Sunday, November 29, 2009

Just a thought

Any authentic religious message, like any scientific method presupposes fallible minds and tolerance... Finally, religion and science are both grounded in mystery. and when religion and science insist on seeing each other as antagonists, the truth in the mystery is lost.

Practicing Catholic
James Carroll pp 247

Wednesday, November 25, 2009

Just which values are we working with

I am talking to you here as someone belonging to the so-called First World of the industrial West. And the real exile of Christians in the First World is that we have learnt to put up with that exile.

We do not look on our life in the affluent society as if we were in Egypt. On the contrary, we have adapted ourselves to it to such and extent that in the very midst of Egypt, under the domination of the Pharaoh, we feel quite at home. We Christians in the First World have adapted ourselves to the Egyptian way of life, and we have taken over the Egyptains fundamental outlook- the assumption, for example that individualism is the highest stage of human development; or the assumption that history is a senseless seesaw; sometimes one group is up; sometimes- after a revolution, perhaps,- it’s another. We have learnt very successfully to endure our exile- so successfully that as Christians we no longer see ourselves as being in exile at all, or as strangers in a foreign country. In fact we are more concerned to Egyptianize the whole world. We consider that the countries which have not as yet adapted themselves completely to the capitalist way of life and its system of values are ‘not yet’ as advanced as ourselves. The context of our lives is Egypt, but we try by all possible means to avoid taking this historical context of ours too seriously. We prefer to ontologize Egypt, saying that the things we don’t approve of in our countries are in accordance with man’s sinful naure, which is an eternally given fact. We declare that certain quite specific human characteristics, which have without any doubt developed in the course of history, are simply natural- competitive greed for example, or envy, and the lust for possessions . The Egyptian way of life seems to us the natural one...

In the First World we have learnt to put up with exile, and that means that we have even forgotten the thirst for justice and righteousness. We have become one with the objective cynicism of the prevailing culture.

Chosing Life
Dorothee Soelle

Tuesday, November 24, 2009

Rocky but sacred ground

Before anything else, a very deep bow to ‘K’, former Zen priest, teacher, partner, father and dear shanga buddy, who complains that the longer he knows me the more Anglican he’s becoming. Many years now, since his first e-mail querying my ‘rather original practice’ ( no bowing to statues, no chanting in languages I didn’t understand). ‘K’ was one of the first to realize, when I was blogging more regularly that most of my posts were about a lot larger things than just the then-current events in the Anglican Communion. He has also graciously, but very persistently reminded me that I have been noticeable for my absence from this space.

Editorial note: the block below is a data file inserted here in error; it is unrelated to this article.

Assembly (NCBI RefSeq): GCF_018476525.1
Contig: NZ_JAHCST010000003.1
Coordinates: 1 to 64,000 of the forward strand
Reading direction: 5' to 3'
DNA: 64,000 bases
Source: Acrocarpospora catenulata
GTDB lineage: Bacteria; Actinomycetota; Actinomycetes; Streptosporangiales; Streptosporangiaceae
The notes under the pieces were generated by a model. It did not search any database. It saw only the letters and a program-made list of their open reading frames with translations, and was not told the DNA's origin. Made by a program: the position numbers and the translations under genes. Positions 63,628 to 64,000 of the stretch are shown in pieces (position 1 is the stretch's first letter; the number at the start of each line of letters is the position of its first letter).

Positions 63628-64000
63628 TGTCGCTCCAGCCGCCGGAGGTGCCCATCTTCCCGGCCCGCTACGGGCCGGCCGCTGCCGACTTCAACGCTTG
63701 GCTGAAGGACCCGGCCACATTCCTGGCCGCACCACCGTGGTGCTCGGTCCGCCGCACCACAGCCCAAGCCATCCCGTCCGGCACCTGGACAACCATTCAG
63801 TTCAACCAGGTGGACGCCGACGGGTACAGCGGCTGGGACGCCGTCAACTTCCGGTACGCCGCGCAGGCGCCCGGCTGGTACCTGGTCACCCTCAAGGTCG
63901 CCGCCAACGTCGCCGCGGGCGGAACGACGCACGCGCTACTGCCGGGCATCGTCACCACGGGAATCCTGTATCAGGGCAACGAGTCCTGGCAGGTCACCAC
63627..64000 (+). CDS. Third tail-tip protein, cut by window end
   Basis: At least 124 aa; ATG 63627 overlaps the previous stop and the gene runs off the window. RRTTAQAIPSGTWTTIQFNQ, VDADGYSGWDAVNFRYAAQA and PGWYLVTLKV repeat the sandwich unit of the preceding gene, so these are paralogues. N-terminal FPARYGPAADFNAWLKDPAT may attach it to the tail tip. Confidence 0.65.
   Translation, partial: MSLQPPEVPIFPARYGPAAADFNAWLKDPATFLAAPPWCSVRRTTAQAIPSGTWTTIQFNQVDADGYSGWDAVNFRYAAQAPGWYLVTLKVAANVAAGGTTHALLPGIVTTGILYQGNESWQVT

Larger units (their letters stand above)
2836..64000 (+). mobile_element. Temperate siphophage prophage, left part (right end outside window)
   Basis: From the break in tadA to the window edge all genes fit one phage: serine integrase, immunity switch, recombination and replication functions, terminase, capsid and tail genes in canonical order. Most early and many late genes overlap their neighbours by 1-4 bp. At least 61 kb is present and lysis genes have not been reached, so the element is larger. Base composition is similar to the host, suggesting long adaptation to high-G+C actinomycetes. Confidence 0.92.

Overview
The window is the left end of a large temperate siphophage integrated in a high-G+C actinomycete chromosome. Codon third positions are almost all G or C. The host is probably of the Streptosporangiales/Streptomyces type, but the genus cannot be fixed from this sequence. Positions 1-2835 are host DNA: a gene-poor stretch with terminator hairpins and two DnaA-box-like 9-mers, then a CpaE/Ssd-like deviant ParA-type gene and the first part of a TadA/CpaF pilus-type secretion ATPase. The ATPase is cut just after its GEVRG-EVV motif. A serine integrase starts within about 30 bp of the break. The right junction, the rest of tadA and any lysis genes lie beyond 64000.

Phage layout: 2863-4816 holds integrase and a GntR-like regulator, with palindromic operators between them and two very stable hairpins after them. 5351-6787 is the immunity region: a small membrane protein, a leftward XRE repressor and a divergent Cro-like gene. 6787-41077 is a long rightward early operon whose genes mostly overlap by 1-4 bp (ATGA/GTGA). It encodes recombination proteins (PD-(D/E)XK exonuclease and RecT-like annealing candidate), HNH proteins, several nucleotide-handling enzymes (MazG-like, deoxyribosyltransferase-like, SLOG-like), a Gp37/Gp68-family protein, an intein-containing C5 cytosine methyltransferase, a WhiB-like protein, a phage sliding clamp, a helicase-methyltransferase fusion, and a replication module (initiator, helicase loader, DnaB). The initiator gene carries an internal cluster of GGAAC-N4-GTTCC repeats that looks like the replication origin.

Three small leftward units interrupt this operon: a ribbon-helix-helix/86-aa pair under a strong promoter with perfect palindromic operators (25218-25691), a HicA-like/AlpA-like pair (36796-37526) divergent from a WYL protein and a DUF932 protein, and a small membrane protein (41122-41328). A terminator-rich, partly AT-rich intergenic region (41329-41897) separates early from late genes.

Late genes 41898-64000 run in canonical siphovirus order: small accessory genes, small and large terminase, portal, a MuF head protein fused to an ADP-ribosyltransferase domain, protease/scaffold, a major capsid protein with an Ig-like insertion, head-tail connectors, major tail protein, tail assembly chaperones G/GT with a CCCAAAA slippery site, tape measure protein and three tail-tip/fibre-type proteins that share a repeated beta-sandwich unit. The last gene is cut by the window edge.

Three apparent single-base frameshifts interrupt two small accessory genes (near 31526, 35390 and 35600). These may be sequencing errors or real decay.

A deep bow also to my beloved siblings in Christ Jesus. You know who you are, the kick-ass brothers and sisters who receive and act on my Prayer Calls, the bloggers whose sites I visit and comment on frequently- often on a daily basis. Living blessings each one of you, for me personally you’re also the most real embodiment of the extraordinary blessings of being a member of the Living Body of Christ.

Yes, it’s been a while- July 27 2008 to be exact, the date of my last post.
Lambeth 2008 was drawing to a close, and the title of my previous post was ‘Sad but Confident.’

Yes something happened- yet again the Church, OUR Church broke my heart- ‘shattered’ perhaps a more exact description of what happened this time, because there were pieces, lots of pieces.

It wasn’t just the dis-invitation of the blessed Bishop of New Hampshire.

It wasn’t just the extremely comic but obscene extravagance of the Big Blue Tent, when the C of E remains one of the largest property owners in Great Britain;
nor was it just the obscene expense of all those security fences and the people manning them; the fancy passes, the shuttling back and forth from Cathedral to campus...

It wasn’t just the hypocritical theatrics of a very public walk to end world poverty which lasted but one hour - a lot less time than it took everyone to lunch at ++Rowan’s London palace or to take tea with the Queen.

You don’t need my experience and study in organizational transformation to see what a patently hollow, exercise in passive-aggressive control and avoidance Lambeth 2008 really was.

At one of the most critical and decisive junctures in our Church’s history, the host and seeming episcopal head of our Church not only excused by his silence the very individuals who were levelling threats against our Church, he exiled one of our Church’s most prophetic voices, declared ahead of time that no decisions would be made; and then, just as everyone’s already packed & saying their fond farewells he slams down on the table two papal-like takes on Anglican reality- the latest Windsor-Whatever, and his summation of the exercise.